The first time we’re introduced to him, on the first page, is through a footnote, a reference to a book he had written. There are many more like that, some even referencing Strange as Norrell’s pupil, and I’m not entirely sure I like that. Granted, it does make one wonder, as the volume progresses, how Norrell eventually acquires Strange as a student. Is Strange a distant relative? A homeless boy taken in á la Oliver Twist? One of those Vinculus-like charlatan magicians who actually has magical talent? However, revealing the nature of Norrell and Strange’s eventual relationship is almost disappointing and, for all that I am still unsure about whether or not I like it, it took some of the magic out of their story for me. Nevertheless, after numerous footnotes, in Chapter 14, we are introduced to Laurence Strange, Jonathan’s father. Laurence Strange is Ebenezer Scrooge without the tragic past, without any qualities that would make him redeemable save for allowing his son to grow up largely away from him (although even that is due to a desire to “avoid[ing] paying for the boy’s food and clothes for months at a time”). The chapter is largely devoted to him, although we get glimpses of his son: Jonathan Strange who is quiet, Jonathan Strange who hides sherry bottles in odd places, Jonathan Strange who doesn’t appear to have any magical aptitude at all.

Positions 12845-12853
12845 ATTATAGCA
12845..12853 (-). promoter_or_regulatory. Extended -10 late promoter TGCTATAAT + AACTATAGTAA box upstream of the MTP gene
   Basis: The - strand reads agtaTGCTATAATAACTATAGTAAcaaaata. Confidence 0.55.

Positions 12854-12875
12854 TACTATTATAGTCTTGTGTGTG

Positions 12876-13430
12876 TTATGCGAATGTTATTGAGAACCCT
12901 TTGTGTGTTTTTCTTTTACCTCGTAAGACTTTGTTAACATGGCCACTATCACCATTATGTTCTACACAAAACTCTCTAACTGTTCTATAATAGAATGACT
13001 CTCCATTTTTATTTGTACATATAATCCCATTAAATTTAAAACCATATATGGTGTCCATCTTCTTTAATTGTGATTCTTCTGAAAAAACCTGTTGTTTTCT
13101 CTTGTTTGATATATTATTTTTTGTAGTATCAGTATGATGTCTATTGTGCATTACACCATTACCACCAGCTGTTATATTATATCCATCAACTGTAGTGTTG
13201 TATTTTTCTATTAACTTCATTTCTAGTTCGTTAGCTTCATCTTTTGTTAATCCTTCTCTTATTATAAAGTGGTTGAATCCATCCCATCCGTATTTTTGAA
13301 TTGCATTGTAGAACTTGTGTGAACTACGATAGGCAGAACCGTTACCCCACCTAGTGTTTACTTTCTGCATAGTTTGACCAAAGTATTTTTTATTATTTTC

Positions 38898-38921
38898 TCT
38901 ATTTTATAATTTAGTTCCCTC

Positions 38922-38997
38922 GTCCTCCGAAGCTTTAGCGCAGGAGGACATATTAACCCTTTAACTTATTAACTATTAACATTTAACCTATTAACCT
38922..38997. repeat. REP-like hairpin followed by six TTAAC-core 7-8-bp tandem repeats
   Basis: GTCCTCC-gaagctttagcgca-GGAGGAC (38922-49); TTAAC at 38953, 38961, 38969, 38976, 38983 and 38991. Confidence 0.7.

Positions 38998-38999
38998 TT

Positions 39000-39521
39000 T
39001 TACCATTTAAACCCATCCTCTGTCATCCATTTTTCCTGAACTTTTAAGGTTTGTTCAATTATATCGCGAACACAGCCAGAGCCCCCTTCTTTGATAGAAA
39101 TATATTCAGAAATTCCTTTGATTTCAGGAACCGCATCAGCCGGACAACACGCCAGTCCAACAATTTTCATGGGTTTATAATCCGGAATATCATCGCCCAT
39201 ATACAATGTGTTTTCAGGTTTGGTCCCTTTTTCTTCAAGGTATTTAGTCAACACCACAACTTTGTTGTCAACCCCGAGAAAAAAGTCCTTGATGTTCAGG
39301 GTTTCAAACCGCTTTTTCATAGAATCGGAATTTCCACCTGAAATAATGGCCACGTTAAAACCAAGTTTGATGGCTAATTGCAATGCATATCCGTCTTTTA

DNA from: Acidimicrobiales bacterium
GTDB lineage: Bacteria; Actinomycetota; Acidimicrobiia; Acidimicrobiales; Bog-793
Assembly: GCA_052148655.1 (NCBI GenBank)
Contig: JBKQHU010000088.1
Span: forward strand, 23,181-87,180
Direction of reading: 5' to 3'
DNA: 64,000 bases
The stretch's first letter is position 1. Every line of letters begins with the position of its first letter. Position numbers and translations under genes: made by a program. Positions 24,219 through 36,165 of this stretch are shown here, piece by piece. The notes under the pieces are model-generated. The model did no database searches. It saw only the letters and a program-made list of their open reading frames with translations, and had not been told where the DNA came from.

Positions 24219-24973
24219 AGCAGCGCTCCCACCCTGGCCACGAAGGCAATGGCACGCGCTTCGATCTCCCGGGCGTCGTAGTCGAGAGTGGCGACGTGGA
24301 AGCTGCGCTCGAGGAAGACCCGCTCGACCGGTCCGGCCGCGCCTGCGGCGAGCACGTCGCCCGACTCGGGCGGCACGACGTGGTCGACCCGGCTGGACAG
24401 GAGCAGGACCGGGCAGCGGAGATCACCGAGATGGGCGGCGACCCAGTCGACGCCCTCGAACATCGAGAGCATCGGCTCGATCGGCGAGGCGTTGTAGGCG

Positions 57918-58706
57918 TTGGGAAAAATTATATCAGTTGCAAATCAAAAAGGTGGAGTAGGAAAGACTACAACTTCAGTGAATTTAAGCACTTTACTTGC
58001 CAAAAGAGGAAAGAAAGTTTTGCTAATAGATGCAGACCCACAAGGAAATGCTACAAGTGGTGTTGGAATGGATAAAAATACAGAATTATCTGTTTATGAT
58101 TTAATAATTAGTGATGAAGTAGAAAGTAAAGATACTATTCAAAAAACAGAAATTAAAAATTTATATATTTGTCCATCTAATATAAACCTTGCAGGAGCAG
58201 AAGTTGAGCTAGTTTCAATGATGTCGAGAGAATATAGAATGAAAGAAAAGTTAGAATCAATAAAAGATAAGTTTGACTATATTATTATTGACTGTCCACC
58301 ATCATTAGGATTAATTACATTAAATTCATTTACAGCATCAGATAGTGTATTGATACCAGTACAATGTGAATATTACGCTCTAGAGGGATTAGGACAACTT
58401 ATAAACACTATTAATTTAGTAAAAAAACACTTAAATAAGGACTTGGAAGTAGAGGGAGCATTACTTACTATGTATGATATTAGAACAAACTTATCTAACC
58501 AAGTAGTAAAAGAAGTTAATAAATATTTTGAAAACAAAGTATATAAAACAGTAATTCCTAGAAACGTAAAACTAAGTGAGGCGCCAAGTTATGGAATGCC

Of course, with two more volumes before us, it is only a matter of time before Strange the Younger develops an interest in magic, one that holds his attention longer than any other profession he’s entered into before. A prophecy also heralds his interest, a popular plot device in fantasy fiction. I will admit that, post-Harry Potter, another fantasy story with its leads entangled in a prophecy is a little bit eye-roll worthy. However, prophecy has a long history in fantasy literature, reaching back into what could be called the beginnings of fantasy: ancient myth. Not only did the ancient Greeks firmly believe in the divinations from the Oracle at Delphi, but their myths are riddled with prophecies, most often concerning what happens when they are ignored, such as with the Trojan War. Clarke even borrows a plot device from the aforementioned war myth, casting Vinculus in the role of Cassandra, who delivered the prophecy of the destruction of Troy at the hands of her brother Paris.